• MCStumpy says:

    I have owned this helmet for a season now. Best helmet I have owned. Fits my head great and vents very well. It is super adjustable and holds its adjustment well. Set it and forget it along with a light solid feel! Also, its good looking and nobody else I know has one…

  • Wonko says:

    There are quite a few AM helmets that do not weigh 392g and protect you head. Besides, if they printed some funny animals on the helmet it would look pretty much exactly like the helmet my three year old wears. But that’s just a question personal taste. The price is ridiculous.

  • Brian Mullin says:

    Like any product, the weight can vary, and I seemed to have gotten a heavy one. I cross checked with others, and they all came in with it at 345 grams, which is close to the Giro Xar. As I noted in my review it is expensive, and the addition of carbon for added strength pushes up the cost, as does the manufacturing of their Composite Fusion technology, and it is difficult to put a price on protection for the noggin? Try checking the costs of some good roadie helmets for sticker shock! Kali and POC are both pushing the envelope of research and design in helmet safety, something that is currently a very inexact and primitive science. The testing standards have stagnated, and might not be factual in regards to how a human skull reacts, and much criticism has been raised into how effective the current designs are in real accident cases?

    The problem is that our heads are soft and malleable, and the brain itself moves around inside a gelatinous ooze (cerebrospinal fluid), so the testing with a hard headform may not be very appropriate for the human skull? One of the major things a helmet cannot prevent is the occurrence of coup-contrecoup (brain rebound) injuries, which can cause concussions, contusions, DIA’s (diffuse axonal injury) and even epidural hematoma.

  • GoGo says:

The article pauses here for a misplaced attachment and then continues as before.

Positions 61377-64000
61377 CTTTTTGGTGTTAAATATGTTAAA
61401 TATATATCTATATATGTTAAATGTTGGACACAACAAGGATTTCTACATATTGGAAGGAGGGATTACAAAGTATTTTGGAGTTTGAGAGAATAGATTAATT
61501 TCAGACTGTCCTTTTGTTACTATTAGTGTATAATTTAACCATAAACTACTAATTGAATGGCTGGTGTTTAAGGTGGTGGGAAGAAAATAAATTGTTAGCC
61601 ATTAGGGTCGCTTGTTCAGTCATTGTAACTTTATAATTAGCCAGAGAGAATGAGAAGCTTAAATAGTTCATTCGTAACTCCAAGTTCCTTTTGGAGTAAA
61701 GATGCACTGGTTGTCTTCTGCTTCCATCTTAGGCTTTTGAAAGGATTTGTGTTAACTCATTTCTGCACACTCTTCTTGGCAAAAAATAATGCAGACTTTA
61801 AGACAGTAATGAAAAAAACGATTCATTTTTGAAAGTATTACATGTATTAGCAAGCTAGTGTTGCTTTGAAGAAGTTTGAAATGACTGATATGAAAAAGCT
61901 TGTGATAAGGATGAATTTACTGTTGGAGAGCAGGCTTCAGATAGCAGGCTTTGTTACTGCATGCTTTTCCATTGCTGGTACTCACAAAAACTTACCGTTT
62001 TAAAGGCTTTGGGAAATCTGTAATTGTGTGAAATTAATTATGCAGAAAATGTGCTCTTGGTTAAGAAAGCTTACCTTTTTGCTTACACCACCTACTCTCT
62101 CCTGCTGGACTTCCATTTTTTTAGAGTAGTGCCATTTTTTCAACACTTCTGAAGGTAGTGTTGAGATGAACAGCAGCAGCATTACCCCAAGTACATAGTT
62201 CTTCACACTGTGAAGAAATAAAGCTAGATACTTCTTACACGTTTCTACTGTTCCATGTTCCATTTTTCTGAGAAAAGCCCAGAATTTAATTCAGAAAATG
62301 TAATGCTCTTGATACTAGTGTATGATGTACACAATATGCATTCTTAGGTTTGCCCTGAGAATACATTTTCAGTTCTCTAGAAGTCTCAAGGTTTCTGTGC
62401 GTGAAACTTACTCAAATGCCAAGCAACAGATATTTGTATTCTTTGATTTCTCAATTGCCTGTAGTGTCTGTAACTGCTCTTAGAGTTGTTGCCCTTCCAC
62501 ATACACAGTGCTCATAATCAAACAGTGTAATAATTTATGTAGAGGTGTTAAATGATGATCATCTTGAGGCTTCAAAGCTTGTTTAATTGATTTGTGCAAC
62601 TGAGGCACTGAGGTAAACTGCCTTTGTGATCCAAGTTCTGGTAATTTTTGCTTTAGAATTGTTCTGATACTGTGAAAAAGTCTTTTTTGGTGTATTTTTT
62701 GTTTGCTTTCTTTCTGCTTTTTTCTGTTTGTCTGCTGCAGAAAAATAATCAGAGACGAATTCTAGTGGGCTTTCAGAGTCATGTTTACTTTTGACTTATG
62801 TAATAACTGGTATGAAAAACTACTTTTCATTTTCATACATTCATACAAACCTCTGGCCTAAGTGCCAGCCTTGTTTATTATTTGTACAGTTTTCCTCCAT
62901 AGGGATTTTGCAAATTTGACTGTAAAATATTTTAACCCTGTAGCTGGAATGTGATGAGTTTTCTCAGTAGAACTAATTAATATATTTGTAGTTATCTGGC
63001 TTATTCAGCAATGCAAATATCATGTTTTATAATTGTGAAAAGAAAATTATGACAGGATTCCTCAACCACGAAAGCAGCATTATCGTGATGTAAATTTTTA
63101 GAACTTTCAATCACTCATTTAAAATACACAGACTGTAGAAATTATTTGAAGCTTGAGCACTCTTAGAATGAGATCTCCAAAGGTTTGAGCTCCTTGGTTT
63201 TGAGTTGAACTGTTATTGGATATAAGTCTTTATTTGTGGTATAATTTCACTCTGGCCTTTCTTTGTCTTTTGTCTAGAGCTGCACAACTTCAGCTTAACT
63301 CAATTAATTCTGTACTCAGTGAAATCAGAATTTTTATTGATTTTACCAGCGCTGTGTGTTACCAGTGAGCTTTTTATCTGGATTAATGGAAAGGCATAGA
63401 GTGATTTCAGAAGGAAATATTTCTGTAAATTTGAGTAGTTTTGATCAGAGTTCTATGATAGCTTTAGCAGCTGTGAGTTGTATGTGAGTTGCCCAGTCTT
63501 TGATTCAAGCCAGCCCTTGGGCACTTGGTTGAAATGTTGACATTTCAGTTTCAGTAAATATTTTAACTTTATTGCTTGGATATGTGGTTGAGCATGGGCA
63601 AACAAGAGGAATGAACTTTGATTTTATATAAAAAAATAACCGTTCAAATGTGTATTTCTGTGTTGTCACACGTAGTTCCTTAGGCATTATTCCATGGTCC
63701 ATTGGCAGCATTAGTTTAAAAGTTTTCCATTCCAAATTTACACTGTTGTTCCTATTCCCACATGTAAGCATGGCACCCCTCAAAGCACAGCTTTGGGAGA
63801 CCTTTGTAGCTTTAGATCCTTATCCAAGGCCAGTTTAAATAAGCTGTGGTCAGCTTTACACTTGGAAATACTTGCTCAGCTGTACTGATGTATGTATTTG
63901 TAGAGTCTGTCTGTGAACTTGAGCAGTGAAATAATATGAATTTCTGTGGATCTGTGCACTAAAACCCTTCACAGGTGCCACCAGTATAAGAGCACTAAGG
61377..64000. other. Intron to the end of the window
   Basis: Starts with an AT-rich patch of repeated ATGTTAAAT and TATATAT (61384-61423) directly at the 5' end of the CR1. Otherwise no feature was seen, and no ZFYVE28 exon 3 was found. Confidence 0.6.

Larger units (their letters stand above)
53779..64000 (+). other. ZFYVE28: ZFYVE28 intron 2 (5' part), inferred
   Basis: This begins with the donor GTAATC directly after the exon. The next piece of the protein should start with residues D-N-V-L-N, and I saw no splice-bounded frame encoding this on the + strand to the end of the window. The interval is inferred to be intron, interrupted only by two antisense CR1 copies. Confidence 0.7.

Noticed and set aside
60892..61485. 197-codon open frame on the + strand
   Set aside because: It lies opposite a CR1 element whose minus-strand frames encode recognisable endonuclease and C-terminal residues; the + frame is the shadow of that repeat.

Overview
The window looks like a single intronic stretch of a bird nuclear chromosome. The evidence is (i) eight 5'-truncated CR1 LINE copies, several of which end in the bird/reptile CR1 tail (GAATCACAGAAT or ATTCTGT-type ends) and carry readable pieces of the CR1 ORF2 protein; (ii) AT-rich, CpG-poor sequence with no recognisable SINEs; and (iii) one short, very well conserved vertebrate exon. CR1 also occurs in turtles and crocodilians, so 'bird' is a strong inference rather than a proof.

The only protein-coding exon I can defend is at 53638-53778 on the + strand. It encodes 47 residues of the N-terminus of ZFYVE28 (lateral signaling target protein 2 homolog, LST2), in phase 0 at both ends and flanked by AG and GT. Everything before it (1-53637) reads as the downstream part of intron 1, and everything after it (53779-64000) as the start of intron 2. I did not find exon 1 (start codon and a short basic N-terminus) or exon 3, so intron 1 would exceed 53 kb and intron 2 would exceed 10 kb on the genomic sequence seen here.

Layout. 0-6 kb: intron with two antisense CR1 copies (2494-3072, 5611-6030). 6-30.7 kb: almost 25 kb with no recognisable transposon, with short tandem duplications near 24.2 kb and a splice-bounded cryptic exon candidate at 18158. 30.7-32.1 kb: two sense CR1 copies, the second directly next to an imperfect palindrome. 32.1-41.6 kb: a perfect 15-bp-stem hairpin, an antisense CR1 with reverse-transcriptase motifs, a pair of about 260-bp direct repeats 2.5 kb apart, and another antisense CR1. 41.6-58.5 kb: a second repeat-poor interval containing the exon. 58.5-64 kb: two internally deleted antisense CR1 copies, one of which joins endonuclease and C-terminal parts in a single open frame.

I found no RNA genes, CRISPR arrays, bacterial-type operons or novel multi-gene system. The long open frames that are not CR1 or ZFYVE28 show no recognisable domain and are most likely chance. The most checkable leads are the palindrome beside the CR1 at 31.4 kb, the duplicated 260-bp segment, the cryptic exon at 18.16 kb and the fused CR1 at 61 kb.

Too expensive for XC lid.
    but would look kool with some lions or tigers stickers on it. ;}

  • Andywalker722 says:

    Bell Sequence best helm on the market, best looking IMO, 325 grams, $90 bones. this one is plain “underachieved overkill”… huh, good name for a band :) Of course as my wafe says, my opinion isnt worth squat.

  • Cleo says:

    I can appreciate the folks comments around price, as this is up there, but I don’t quite understand the push-back based on price alone. If I could afford it, I would love an XTR equipped Turner Sultan tricked out to the T’s, but that would cost me many (many) thousands of dollars (other items on the wish list are in keeping with the helmet theme: a POC Trebec Race, bike theme: a Super Record Bianchi Infinito, home theme: granite counter tops, etc.). For some the cost wouldn’t make sense, and would think that a Huffy fit the bill perfectly. I figure that as long as someone is using and loving their gear and ride, then what they want to spend, well, go for it.

  • Warren says:

    I have the non-carbon Amara model and absolutely love it. By far the best fitting helmet I have owned over my previous Specialized and Giro models. If you can’t afford the carbon bling, certainly consider the Amara.

  • IJBCape says:

    Hi,

    Is this better suited for pointy narrow heads or big round heads?